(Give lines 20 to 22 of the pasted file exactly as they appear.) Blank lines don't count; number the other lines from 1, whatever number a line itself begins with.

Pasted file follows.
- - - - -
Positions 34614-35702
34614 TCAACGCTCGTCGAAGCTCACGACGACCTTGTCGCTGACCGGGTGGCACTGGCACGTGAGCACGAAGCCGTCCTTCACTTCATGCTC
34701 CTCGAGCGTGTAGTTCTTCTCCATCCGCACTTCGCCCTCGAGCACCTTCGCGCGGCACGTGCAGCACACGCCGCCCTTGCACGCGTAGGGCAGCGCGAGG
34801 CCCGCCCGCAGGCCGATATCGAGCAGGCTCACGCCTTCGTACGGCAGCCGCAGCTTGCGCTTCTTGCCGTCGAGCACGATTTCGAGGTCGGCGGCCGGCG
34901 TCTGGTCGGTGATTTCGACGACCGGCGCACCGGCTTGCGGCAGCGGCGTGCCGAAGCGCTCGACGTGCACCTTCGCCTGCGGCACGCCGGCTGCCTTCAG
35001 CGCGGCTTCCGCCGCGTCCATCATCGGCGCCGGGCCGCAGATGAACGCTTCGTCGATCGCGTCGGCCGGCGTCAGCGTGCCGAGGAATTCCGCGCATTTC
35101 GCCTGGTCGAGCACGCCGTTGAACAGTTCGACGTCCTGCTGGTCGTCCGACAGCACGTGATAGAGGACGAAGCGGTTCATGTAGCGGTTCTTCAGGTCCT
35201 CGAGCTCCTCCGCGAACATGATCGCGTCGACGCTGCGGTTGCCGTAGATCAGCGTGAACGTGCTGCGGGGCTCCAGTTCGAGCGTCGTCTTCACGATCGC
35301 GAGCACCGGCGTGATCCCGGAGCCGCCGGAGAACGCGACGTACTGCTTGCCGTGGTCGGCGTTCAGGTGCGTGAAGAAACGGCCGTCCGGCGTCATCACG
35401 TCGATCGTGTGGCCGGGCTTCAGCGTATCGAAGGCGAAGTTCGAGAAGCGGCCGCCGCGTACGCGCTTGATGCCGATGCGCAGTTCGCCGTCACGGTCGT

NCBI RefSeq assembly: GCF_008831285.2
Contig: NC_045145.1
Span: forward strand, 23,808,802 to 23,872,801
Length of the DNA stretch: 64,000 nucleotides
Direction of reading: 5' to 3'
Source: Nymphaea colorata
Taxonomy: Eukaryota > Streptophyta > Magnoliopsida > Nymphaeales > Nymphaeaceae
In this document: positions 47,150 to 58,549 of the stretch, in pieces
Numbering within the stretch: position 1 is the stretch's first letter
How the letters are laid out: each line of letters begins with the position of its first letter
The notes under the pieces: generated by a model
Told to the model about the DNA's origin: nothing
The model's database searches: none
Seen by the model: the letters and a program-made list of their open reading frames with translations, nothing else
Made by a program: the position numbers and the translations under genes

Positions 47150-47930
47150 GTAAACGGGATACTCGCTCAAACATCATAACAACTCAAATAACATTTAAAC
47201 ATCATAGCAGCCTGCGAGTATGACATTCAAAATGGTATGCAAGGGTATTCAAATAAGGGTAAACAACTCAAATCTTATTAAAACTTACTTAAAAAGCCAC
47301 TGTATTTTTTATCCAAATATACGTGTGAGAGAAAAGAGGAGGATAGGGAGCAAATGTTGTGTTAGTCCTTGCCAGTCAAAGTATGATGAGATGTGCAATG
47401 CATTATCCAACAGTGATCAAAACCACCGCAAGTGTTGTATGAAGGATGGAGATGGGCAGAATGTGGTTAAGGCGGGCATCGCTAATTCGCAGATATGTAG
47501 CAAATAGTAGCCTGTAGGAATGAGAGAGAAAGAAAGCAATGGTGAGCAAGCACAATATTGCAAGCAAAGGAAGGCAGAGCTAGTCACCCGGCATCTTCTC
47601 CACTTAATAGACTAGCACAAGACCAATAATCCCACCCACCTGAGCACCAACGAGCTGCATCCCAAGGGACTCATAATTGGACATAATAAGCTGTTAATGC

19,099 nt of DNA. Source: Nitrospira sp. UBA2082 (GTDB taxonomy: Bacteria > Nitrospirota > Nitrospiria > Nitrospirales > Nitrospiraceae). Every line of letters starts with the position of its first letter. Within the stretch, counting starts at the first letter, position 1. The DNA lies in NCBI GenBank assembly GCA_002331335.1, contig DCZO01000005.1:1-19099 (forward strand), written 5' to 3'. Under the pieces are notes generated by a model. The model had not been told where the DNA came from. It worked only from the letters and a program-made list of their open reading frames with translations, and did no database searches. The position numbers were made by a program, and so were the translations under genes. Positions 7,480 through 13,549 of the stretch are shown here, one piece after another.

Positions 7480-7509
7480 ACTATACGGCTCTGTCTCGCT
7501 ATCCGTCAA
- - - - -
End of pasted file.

How the letters are laid out: each line of letters begins with the position of its first letter
The notes under the pieces: generated by a model
Told to the model about the DNA's origin: nothing